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Archive for April, 2010

Tuesday, April 20, 2010

The Google Alert That Made My Day

Below is a post from a blog entitled, “The Great Adventure,” by a lovely, devoted and determined mother named Lindsay. I came across her blog thanks to a Google Alert which recognized Lindsay’s mention of my book “Saving Henry.” Shortly after I read the post, which was yet another piece of evidence about the importance of writing Saving Henry, I got an email from Lindsay which I will treasure always.

Here is Lindsay’s blog post from Sunday, April 18:

Ever since I first heard about having another baby with the same HLA as James Thomas so he could receive a bone marrow transplant, HOPE filled my heart. While a bone marrow transplant is the last thing I want for James Thomas the possibility of it can only happen if he has a sibling who is a perfect match to be his donor. As you all know James Thomas is our only child so we have to use modern medicine to guarantee this for him. I originally said that I wasn’t going to share this part of our journey on our blog due to the uncertainty of everyone’s reactions. But after reading “Saving Henry” and “The Match” I believe being open is the best way to go for James and me. There is no way I will be able to explain everything or do a good job at it but I will try to do my best to share our story with you. My hope is that in the rare chance you find yourself in the same situation or meet someone who has to go down this path then maybe I can be there for them. I am so thankful for the people who have traveled this road before me and are open about it. It makes the process bearable.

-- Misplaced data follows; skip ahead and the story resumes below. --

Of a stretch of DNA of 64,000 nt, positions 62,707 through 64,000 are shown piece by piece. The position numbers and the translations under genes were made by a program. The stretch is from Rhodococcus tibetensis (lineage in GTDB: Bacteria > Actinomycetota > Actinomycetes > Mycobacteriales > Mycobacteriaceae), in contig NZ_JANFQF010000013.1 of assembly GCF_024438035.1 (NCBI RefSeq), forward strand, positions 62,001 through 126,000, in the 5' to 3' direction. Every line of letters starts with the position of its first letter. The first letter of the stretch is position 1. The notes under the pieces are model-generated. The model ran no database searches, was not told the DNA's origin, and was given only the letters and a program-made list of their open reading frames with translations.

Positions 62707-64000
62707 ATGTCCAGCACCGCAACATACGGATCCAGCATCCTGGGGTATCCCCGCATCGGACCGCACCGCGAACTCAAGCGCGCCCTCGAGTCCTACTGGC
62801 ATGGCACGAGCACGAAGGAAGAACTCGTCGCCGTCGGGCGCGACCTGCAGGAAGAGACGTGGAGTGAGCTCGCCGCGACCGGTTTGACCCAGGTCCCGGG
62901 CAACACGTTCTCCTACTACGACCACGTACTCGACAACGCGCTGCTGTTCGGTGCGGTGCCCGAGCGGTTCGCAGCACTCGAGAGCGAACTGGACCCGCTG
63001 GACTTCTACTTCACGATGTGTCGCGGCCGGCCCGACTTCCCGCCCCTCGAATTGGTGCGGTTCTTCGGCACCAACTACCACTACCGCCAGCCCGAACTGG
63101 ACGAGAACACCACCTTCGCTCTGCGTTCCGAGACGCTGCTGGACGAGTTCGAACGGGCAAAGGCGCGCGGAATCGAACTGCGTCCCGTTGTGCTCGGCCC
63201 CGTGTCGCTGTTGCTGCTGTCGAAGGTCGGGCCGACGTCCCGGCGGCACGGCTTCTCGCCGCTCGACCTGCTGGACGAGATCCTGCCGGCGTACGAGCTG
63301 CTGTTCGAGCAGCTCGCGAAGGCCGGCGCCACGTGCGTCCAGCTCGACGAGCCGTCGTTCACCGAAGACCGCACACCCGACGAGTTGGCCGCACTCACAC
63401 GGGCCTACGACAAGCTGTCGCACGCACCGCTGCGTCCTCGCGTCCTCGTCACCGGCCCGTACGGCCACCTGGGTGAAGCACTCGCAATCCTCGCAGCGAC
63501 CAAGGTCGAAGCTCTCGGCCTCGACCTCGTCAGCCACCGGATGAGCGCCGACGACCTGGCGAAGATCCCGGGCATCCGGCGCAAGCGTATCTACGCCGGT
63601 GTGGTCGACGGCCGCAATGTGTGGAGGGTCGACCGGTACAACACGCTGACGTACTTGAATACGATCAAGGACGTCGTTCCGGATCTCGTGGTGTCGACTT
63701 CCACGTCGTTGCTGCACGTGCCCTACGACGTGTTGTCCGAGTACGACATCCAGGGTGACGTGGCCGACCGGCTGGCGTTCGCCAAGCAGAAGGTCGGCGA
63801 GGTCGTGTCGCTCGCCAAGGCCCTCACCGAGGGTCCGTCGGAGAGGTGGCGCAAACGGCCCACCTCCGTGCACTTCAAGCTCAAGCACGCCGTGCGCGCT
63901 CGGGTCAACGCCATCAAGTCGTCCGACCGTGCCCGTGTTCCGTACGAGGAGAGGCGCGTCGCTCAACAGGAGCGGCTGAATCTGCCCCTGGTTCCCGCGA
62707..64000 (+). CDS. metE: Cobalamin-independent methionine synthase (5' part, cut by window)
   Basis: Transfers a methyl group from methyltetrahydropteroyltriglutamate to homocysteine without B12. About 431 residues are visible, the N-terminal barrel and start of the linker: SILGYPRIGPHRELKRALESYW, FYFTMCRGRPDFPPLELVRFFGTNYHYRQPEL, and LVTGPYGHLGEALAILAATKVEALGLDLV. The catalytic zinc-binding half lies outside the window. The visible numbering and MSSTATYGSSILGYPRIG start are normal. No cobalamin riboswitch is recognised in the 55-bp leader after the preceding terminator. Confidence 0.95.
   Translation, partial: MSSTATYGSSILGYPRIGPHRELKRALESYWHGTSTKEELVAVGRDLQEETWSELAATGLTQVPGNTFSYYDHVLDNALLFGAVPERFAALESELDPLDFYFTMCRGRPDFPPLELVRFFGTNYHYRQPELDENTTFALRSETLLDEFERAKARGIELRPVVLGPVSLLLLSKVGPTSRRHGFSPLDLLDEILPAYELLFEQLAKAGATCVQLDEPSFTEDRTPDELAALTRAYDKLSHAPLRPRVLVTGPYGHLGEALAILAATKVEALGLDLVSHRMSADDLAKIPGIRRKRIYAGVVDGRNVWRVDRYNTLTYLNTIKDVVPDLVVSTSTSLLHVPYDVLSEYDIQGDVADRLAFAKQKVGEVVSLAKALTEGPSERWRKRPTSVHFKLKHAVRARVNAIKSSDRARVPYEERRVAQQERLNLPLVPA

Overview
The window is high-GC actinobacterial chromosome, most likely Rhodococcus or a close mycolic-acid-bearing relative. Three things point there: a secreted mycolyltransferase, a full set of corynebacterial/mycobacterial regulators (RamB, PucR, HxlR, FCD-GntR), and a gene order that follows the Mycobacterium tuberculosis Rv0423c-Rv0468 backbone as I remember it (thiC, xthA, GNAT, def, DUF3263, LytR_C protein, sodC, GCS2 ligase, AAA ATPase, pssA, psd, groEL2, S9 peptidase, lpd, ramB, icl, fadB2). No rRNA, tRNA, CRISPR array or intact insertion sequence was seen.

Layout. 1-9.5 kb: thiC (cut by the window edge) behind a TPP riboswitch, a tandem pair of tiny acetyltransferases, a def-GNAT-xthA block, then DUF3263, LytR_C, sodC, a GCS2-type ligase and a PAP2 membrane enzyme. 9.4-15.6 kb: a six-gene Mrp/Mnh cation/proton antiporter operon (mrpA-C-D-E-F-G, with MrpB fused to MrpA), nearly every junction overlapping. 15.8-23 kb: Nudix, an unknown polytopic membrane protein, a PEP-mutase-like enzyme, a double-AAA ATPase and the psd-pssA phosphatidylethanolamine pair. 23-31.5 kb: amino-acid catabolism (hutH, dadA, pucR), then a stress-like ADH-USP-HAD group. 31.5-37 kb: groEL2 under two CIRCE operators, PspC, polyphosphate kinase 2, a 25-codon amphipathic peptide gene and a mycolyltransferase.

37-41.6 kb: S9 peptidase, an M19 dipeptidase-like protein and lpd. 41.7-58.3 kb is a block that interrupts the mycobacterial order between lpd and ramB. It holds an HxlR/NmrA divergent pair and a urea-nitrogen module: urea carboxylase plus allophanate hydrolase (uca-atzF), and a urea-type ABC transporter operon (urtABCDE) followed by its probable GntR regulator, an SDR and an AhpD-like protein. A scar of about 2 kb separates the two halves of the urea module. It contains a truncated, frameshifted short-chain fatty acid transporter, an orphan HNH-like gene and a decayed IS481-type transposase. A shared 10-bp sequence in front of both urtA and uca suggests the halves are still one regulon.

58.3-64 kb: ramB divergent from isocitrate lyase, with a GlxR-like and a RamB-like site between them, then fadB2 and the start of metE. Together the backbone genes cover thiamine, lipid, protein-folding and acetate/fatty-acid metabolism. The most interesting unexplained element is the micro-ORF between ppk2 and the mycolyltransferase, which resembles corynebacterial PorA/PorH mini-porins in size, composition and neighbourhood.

So how do we ensure that we have an exact HLA match for James Thomas? Along with MANY prayers we will use IVF with PGD. James and I first heard about having another baby back in October when we first learned that James Thomas had Diamond Blackfan Anemia. A family friend of James’ is a doctor in Washington DC and she suggested that we try to get pregnant right away. Then in November, I traveled to New York to meet with the experts in DBA and they told us about IVF with PGD. Basically, you go through the same IVF process that family’s who have trouble conceiving go through. When the embryos reach day three of development a cell is removed from each and sent to Genesis Institute in Detroit where they will test them. Then they will implant the embryo or embryos that match James Thomas’ HLA. The reason we have chosen not to try naturally is because there is only a 25% chance of a sibling being a perfect HLA match. They will also check each embryo for the genetic mutation that James Thomas has. Based on James and my genetic testing they don’t anticipate any of the embryos having the DBA mutation but we are at a higher risk of this happening since we have already had one baby with this mutation. My initial fear was what do we do with the other embryos? It would be devastating to destroy the embryos that have the RSP 19 mutation. What if we have a lot of embryos, do we freeze them all and implant them later? Can James and I really have 6 or 7 children or on the other side could we destroy the embryos that are not HLA matches? This is the side of PGD that is very difficult. This is where I pray that you never have to even think about these kinds of things. But, from all the research I have done we would be blessed to have that many embryos because families try over and over again and some are never able to conceive a child and the ones that do feel blessed beyond words when it finally happens. One mom told me I would be lucky to have extra embryos because she never did. In fact it took her over a year of attempting to finally have her daughter (which she gave birth to a few months ago!!!). So, I do not worry anymore about that problem. I trust that God will be all over this and what happens will happen. I just pray that it won’t take James and I several attempts to get our precious baby.